When Georgetown University students return for the spring semester after winter break, they will not be allowed to enter their campus residences until the day before classes start.
After campus closes for winter break Saturday, Dec. 21, residence halls and apartments will not reopen until 10 a.m. on Tuesday, Jan. 7, but classes begin the very next day, Jan. 8. This schedule follows the same pattern every year.
Georgetown should reopen residence halls and apartments the Saturday before the spring semester begins to give students greater flexibility in travel plans and to provide an opportunity to readjust to the school routine before classes resume.
A one-day window to return in January requires students to find their way back to campus on that day specifically, no matter how expensive or difficult that may be. For students flying or taking a train back to Washington, D.C., greater flexibility in return dates would allow more route options, which is one of the best ways to find cheaper tickets, according to Forbes. Students should not have to pay exorbitant ticket prices to ensure they arrive on one particular day.
Students driving back to campus with parents or families could also use the extra days to return over the weekend, when it would be easier for many parents to take time to make the trip.
Once students arrive on campus, the current policy allows little time to readjust to an academic routine. With classes starting the very next morning, students have a short window in which they must settle back in and prepare to return to their busy schedules.
Jet lag imposes an additional burden on the many students traveling to D.C. from different time zones. Georgetown’s undergraduate population includes students from over 130 different countries and all 50 states. Since jet lag can affect anyone traveling across two or more time zones, students traveling to other countries or across the United States can experience this phenomenon. As jet lag actively impairs cognitive functioning, per a study by professors at the University of California, Berkeley, students could have difficulty learning at the beginning of the semester if they arrive from a different time zone the day before classes begin.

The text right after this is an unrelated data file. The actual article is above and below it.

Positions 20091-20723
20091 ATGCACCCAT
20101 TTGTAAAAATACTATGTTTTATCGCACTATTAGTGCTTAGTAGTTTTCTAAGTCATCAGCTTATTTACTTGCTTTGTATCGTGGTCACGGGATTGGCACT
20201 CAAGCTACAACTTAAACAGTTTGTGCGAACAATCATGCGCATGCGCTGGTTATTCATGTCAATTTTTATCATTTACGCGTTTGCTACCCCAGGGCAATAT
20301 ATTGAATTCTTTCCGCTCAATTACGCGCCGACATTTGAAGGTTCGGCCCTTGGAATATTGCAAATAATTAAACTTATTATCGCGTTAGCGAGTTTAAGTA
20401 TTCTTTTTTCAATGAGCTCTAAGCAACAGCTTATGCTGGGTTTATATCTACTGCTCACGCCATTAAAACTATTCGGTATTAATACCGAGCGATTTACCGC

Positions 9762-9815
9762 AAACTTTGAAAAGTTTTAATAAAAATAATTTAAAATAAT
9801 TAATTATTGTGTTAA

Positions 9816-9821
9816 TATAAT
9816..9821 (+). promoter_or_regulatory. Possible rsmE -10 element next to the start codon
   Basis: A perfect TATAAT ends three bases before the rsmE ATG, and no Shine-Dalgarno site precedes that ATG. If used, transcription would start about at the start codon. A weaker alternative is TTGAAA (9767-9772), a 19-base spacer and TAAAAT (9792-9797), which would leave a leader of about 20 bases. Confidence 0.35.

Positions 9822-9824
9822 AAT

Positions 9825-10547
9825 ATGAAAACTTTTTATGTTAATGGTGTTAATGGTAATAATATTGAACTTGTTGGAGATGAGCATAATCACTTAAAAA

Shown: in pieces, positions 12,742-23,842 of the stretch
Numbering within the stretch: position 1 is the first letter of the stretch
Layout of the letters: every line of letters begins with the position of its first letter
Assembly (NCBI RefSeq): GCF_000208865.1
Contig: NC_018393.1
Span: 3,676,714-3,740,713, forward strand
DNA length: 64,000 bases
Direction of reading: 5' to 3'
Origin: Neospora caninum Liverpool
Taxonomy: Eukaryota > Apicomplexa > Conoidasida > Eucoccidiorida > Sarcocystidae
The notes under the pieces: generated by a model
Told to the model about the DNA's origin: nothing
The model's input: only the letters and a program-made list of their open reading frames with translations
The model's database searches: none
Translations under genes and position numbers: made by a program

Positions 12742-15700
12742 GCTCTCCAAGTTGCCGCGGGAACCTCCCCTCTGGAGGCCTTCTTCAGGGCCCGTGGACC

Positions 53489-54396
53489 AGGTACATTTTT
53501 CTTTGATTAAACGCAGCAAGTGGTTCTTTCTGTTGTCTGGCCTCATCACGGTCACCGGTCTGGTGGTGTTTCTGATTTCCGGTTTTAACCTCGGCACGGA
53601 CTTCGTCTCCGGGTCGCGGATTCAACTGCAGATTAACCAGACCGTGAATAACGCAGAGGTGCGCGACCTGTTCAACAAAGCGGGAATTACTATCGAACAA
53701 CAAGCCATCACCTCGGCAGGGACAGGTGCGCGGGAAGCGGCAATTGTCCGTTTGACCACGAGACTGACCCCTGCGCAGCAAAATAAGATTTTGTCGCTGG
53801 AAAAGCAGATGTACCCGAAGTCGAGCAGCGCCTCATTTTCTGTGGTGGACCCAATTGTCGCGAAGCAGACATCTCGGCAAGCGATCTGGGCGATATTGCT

Thus, to increase travel flexibility and provide students with more time to readjust to their academic routines, Georgetown should allow students to return to campus at any time starting the weekend before the semester. This year, for example, residence halls and apartments could open Saturday, Jan. 4, at 10 a.m., leaving a four-day window for students to return to campus.
Currently, the university needs near-empty residences in January because campus residences and apartments are deep cleaned over the limited working days that occur during winter break, Director of Residential Services Bill Huff wrote in an email to The Hoya. Small adjustments to the process, however, would be well worth eliminating the financial and mental burden that the current policy creates.
The university should work with the Office of Residential Living to adjust the cleaning schedule over breaks so Georgetown’s campus can reopen the weekend before spring classes begin.
By only allowing students back into campus residence halls and apartments the day before classes begin, Georgetown limits their travel options, reducing affordability and creates additional stress as they rush to get back into their school routines. Students are busy enough as they prepare to return to campus, and inflexible travel plans should no longer be a factor exacerbating the difficulty of starting a new semester.